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Micro-organisms and Earth Systems
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Book description

There is growing awareness that important environmental transformations are catalysed, mediated and influenced by microorganisms, and geomicrobiology can be defined as the influence of microorganisms on geologic processes. This is probably the most rapidly growing area of microbiology at present, combining environmental and molecular microbiology together with significant areas of mineralogy, geochemistry and hydrology. This volume focuses on the function of microorganisms in the environment and their influence on 'global' processes. It will include state-of-the art approaches to visualisation, culture and identification, community interactions and gene transfer, and diversity studies in relation to key processes. This overview for researchers and graduate students will represent environmental microbiology in its broadest sense and help to promote exciting collaborations between microbiologists and those in complementary physical and chemical disciplines.

Reviews

‘This book constitutes a milestone in the emerging field of biogeosciences and will interest not only microbial ecologists and geomicrobiologists, but also all scientists working with a multidisciplinary perspective and approach to understand the Earth‘s biogeosystem.‘

Source: Microbiology Today

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Contents

  • Soil micro-organisms in Antarctic dry valleys: resource supply and utilization
    pp 71-84
    • By D. W. Hopkins, School of Biological and Environmental Sciences, University of Stirling, Stirling FK9 4LA, Scotland, UK, B. Elberling, Institute of Geography, University of Copenhagen, Øster Voldgade 10, DK-1350, Copenhagen K., Denmark, L. G. Greenfield, School of Biological Sciences, University of Canterbury, Private Bag 4800, Christchurch, New Zealand, E. G. Gregorich, Agriculture Canada, Central Experimental Farm, Ottawa, Canada K1A 0C6, P. Novis, Manaaki Whenua - Landcare Research, PO Box 69, Lincoln 8152, New Zealand, A. G. O'Donnell, Institute for Research on Environment and Sustainability, University of Newcastle upon Tyne, Newcastle upon Tyne NE1 7RU, UK, A. D. Sparrow, School of Biological Sciences, University of Canterbury, Private Bag 4800, Christchurch, New Zealand, Department of Natural Resources and Environmental Sciences, University of Nevada, 1000 Valley Rd, Reno, NV 89512, USA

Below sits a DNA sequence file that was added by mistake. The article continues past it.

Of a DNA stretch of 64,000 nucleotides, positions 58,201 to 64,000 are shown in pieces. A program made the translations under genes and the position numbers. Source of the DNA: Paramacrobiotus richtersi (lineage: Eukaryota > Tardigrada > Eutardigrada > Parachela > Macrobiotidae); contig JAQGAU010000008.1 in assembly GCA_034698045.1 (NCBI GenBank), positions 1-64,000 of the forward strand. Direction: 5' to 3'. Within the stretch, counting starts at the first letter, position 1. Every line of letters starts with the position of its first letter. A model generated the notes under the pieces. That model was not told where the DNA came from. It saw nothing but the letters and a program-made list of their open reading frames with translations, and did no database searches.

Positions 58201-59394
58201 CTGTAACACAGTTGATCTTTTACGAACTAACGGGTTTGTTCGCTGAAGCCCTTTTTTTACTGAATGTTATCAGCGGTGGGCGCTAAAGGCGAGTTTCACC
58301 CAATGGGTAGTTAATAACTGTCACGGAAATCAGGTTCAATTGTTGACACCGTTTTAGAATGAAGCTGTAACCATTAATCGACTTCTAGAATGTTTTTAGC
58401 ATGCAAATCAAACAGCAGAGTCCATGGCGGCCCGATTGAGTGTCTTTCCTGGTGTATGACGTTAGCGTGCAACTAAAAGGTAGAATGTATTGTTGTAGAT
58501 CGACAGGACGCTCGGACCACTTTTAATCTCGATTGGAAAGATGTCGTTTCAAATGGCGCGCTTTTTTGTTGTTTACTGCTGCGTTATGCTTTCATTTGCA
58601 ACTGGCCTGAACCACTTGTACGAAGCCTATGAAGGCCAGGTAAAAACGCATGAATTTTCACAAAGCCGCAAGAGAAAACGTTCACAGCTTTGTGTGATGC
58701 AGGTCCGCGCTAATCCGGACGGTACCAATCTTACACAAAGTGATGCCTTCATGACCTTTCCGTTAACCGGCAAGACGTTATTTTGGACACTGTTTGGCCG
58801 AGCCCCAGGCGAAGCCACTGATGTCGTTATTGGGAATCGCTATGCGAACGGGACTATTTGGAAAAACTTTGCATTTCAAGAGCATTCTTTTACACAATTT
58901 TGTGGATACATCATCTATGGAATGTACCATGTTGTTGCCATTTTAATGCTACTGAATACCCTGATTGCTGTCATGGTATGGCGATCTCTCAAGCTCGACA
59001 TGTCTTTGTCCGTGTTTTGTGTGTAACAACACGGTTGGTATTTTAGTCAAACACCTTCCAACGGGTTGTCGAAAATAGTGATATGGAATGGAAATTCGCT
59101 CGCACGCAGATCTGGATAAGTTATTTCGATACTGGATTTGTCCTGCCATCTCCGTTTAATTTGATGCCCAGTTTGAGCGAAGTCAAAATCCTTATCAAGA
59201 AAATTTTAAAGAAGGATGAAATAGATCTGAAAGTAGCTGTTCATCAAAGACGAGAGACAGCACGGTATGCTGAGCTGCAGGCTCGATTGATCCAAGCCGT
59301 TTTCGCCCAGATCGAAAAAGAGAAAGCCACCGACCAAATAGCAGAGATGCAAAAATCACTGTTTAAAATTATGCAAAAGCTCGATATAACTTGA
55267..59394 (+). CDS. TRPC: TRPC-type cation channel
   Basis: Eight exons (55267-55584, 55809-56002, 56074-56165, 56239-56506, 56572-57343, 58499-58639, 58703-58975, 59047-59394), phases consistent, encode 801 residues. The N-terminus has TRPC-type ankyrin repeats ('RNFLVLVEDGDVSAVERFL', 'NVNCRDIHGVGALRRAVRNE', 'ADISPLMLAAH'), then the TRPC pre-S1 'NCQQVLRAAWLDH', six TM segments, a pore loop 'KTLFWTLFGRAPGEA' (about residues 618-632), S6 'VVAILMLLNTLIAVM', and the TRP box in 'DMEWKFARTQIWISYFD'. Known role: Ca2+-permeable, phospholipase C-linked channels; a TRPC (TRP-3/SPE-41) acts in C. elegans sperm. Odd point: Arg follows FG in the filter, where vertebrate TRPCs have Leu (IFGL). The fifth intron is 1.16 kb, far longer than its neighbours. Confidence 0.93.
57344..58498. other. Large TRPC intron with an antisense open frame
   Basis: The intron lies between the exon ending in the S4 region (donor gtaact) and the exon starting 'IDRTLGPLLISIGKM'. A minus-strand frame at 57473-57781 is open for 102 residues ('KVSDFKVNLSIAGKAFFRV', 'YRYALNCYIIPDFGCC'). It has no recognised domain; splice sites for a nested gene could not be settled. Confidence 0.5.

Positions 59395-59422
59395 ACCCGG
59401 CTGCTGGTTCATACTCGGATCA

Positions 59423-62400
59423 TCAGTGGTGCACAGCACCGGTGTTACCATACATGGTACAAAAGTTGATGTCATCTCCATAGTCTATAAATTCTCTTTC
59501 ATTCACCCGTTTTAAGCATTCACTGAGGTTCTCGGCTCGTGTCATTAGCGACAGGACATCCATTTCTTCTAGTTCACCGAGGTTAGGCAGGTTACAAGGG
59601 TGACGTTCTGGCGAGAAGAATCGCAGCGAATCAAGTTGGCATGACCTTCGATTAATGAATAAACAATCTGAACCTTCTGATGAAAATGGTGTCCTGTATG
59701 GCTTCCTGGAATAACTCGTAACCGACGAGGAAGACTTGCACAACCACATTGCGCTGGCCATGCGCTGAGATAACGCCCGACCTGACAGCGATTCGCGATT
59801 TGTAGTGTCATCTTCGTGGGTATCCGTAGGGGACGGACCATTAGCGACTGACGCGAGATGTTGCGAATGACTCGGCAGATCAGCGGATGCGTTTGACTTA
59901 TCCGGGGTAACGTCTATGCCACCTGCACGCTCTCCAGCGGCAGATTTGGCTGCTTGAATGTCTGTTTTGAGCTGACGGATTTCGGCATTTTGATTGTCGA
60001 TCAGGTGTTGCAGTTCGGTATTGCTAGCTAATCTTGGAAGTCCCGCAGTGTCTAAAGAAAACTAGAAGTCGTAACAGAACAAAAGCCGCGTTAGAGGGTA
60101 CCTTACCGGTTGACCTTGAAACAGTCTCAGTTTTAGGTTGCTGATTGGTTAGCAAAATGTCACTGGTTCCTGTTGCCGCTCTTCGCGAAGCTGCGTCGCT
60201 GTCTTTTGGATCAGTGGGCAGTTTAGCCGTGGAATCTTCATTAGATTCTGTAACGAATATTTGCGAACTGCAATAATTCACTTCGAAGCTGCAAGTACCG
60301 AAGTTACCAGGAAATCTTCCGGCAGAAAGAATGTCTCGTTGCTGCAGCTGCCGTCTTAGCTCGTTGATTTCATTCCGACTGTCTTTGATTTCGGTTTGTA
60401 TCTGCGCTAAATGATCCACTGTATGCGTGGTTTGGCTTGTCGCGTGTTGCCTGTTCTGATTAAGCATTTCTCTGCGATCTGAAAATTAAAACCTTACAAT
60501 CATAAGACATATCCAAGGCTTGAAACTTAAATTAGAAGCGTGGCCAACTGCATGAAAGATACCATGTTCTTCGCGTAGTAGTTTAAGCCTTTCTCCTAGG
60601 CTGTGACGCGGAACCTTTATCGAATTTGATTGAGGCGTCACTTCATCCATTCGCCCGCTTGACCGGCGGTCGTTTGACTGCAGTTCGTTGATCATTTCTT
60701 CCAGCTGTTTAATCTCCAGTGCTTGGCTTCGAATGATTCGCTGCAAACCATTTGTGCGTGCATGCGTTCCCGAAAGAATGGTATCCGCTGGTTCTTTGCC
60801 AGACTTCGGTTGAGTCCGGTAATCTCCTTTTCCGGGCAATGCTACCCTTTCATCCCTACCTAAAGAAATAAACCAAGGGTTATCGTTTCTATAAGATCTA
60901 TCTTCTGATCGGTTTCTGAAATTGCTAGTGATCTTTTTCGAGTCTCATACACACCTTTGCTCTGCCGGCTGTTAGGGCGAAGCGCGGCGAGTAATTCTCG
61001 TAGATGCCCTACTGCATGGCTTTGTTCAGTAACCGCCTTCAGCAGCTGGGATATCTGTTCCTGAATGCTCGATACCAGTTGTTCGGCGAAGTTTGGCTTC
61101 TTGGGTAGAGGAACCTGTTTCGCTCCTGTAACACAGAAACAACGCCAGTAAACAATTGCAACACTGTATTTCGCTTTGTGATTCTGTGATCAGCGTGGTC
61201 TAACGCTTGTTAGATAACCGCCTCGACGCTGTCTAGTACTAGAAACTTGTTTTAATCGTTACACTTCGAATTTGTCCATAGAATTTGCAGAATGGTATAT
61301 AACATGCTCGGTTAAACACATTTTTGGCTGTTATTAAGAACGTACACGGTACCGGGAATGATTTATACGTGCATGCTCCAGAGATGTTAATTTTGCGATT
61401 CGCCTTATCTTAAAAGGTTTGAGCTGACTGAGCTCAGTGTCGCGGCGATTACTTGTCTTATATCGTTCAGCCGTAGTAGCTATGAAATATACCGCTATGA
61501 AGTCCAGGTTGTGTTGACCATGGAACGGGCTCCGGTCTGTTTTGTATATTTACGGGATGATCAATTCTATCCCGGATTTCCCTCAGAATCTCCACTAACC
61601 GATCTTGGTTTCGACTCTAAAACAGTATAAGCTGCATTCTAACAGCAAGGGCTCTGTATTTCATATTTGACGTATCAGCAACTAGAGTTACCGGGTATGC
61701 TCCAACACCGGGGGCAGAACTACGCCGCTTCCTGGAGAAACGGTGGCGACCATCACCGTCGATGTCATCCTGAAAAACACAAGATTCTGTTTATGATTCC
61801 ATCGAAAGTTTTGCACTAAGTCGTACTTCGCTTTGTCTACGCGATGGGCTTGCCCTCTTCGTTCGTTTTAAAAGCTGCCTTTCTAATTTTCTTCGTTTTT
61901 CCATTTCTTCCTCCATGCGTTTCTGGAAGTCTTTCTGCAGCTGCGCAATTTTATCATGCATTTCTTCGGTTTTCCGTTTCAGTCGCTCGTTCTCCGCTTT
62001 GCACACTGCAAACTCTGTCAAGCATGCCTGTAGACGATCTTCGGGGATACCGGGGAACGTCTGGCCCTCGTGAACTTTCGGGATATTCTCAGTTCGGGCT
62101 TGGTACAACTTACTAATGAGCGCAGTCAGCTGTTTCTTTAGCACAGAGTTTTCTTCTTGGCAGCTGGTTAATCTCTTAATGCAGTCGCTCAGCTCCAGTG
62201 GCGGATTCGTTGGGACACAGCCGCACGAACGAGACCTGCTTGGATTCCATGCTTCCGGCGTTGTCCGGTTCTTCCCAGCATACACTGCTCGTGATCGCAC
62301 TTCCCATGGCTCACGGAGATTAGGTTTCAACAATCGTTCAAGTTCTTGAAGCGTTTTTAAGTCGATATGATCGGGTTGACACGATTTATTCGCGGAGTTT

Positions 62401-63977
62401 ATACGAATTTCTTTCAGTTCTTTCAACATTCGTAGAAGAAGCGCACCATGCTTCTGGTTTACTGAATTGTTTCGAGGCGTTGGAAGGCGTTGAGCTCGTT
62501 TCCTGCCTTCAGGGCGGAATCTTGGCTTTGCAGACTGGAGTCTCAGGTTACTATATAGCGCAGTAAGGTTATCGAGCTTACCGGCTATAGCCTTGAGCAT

• Iron, nitrogen, phosphorus and zinc cycling and consequences for primary productivity in the oceans
    pp 247-272
    • By John A. Raven, Plant Research Unit, Division of Environmental and Applied Biology, School of Life Sciences, University of Dundee at SCRI, Scottish Crop Research Institute, Invergowrie, Dundee DD2 5DA, Scotland, UK, Karen Brown, Plant Research Unit, Division of Environmental and Applied Biology, School of Life Sciences, University of Dundee at SCRI, Scottish Crop Research Institute, Invergowrie, Dundee DD2 5DA, Scotland, UK, Maggie Mackay, Plant Research Unit, Division of Environmental and Applied Biology, School of Life Sciences, University of Dundee at SCRI, Scottish Crop Research Institute, Invergowrie, Dundee DD2 5DA, Scotland, UK, John Beardall, School of Biological Sciences, Monash University, Clayton, VIC 3800, Australia, Mario Giordano, Department of Marine Science, Università Politecnica delle Marche, 60131 Ancona, Italy, Espen Granum, Department of Animal and Plant Sciences, University of Sheffield, Sheffield S10 2TN, UK, Richard C. Leegood, Department of Animal and Plant Sciences, University of Sheffield, Sheffield S10 2TN, UK, Kieryn Kilminster, School of Plant Biology, University of Western Australia, M090 35 Stirling Highway, Crawley, WA 6009, Australia, Diana I. Walker, School of Plant Biology, University of Western Australia, M090 35 Stirling Highway, Crawley, WA 6009, Australia

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